Atlanta natives Deerhunter were up next. Bradford Cox leads this indie rock outfit he describes as “ambient punk.” Listeners may hear the band’s influences of Echo and the Bunnymen, David Bowie, and Brian Eno coming through in their live performance. Between songs, Cox made several references to his mother, aunt, and cousins who were in attendance.

Deerhunter’s post-punk feel went over well with the crowd. Excellent musicianship and strong vocals promise to offer a lot of exposure for these guys in the future. An opening slot on the Spoon tour won’t hurt, either.

Set list
Mystery Zone
The Beast and Dragon, Adored
My Mathematical Mind
Someone Something
The Ghost of You Lingers
Is Love Forever
Goodnight Laura
I Turn My Camera On
Written in Reverse
Who Makes Your Money
Don’t Make Me a Target
Out Go the Lights
The Underdog
I Summon You
Got Nuffin’
Don’t You Evah
Trouble Comes Running
Black Like Me

Encore 1
The Way We Get By
Nobody Gets Me But You
Vittorio E.

Encore 2
Rhythm and Soul
Small Stakes
Cherry Bomb

Spoon exceed expectations with ‘Transference’

For listeners who feel that Austin’s Spoon achieved overnight success with 2007’s triumphant Ga Ga Ga Ga Ga, they couldn’t be more wrong. These guys have been hard at it since 1993, when Britt Daniel (vocals, guitar) and drummer Jim Eno formed the band. Various and sundry musicians have come and gone, as have labels (Merge has been Spoon’s mainstay since 2000’s Love Ways EP). Rob Pope (bass) and Eric Harvey (keyboard, guitar, percussion, backing vocals) round out the foursome. Spoon are notorious for getting record deals, then losing record deals. Despite this, and due in part to Daniels’ demanding perfectionism, Spoon have discovered well-deserved success.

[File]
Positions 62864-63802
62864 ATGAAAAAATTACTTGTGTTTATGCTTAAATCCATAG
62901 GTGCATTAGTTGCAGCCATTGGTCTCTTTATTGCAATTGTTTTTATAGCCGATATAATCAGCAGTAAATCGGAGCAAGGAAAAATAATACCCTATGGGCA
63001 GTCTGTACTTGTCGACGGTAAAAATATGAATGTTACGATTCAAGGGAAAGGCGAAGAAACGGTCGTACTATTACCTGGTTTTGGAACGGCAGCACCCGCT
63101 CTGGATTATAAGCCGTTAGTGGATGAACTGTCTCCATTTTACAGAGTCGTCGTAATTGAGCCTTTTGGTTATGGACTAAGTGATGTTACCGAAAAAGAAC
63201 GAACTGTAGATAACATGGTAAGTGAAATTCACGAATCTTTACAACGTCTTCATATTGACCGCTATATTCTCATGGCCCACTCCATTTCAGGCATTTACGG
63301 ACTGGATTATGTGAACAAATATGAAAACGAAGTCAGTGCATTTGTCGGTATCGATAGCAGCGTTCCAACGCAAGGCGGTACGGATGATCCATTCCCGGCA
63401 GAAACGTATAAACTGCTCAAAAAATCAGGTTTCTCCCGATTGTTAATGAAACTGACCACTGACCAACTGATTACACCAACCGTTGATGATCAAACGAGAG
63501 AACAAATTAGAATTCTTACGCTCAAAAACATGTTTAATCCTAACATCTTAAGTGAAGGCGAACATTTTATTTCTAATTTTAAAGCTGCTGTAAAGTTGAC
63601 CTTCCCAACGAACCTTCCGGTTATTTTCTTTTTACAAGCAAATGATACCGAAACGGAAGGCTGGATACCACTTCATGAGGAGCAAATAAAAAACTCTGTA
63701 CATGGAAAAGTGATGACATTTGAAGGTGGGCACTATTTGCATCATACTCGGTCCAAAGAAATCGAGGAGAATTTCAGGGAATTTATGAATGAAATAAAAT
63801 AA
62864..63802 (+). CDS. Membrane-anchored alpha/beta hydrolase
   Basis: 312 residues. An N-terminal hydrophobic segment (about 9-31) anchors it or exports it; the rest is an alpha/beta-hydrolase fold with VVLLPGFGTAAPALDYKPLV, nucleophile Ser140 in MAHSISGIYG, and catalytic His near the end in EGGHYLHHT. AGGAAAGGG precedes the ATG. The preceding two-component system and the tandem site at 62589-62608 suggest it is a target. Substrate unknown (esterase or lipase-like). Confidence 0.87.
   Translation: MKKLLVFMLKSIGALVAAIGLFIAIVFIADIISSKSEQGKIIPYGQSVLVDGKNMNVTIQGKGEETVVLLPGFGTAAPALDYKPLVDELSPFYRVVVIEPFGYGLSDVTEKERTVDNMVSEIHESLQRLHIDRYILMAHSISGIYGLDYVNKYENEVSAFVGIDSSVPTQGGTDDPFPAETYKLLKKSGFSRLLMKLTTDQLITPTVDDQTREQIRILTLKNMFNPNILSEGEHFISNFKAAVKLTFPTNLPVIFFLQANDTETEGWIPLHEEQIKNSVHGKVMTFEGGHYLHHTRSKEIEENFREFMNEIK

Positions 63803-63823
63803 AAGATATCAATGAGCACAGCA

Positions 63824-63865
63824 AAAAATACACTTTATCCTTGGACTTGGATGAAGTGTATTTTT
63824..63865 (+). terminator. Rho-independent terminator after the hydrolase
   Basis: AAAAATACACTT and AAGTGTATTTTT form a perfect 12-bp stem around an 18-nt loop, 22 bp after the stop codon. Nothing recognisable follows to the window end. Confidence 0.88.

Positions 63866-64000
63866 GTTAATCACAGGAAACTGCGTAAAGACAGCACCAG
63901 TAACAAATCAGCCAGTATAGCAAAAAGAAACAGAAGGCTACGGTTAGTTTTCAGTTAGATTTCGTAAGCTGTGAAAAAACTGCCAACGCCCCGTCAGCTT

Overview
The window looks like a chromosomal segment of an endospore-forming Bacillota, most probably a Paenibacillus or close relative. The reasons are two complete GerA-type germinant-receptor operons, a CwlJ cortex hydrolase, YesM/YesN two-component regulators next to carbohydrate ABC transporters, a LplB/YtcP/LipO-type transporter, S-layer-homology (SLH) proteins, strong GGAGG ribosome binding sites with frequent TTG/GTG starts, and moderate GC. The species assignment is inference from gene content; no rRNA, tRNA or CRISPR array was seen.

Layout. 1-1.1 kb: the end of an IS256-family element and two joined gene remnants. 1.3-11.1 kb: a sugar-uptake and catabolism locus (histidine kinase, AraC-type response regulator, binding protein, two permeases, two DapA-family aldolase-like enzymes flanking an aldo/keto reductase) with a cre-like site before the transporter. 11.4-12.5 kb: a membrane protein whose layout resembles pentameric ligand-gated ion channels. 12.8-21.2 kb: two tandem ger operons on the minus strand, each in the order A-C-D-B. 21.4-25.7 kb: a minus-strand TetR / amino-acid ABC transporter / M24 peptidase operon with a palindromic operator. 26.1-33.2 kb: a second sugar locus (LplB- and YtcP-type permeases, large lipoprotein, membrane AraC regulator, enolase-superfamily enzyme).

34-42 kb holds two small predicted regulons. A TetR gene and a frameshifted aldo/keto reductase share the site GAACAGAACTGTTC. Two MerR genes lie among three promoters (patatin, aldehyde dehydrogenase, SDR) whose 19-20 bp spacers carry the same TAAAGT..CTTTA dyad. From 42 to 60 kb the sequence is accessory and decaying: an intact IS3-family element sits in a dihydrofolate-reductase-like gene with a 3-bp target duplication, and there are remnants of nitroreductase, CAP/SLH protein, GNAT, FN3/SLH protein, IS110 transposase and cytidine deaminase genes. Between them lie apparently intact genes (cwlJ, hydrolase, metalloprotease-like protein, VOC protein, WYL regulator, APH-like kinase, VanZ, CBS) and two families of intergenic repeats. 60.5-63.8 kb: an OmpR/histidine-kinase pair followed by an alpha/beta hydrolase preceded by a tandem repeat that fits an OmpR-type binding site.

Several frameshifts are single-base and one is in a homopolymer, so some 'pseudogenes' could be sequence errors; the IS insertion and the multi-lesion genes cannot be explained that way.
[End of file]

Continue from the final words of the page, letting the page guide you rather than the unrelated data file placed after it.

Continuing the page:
The band’s name is derived from the avant-garde German band Can, who recorded the hit song “Spoon” in the early seventies. Daniel and Eno were fans. As Spoon evolved throughout the mid- to late-nineties, their sound developed a cult following among alternative music fans looking for something else.

Ga Ga Ga Ga Ga featured hook-heavy, instant hits, such as “You Got Yr. Cherry Bomb,” “The Underdog,” and “Don’t You Evah.” The group’s seventh full-length release Transference takes a little longer to ease into. In the lead-off track, “Before Destruction,” Daniel sounds as if he’s in a large, cold room, singing things like “Before destruction a man’s heart is haughty / Everyone loves you for your black eye.” It’s a sparse, raw sound that was not present on their previous release. But Spoon want you to understand that they’re not in it for the hits. They’re in it to prove their excellent musicianship, the sometimes off-kilter singing, and the sharp lyrics.

This mood quickly shifts gears with the jumpy “Is Love Forever?” Daniel does the voice-echo thing, which has almost become a trademark, at least for some songs. The next several songs range up and down, emotionally, always with something to grab onto. “Who Makes Your Money” slides in with a synth and easy drum beat, with Daniel deftly doing the asking.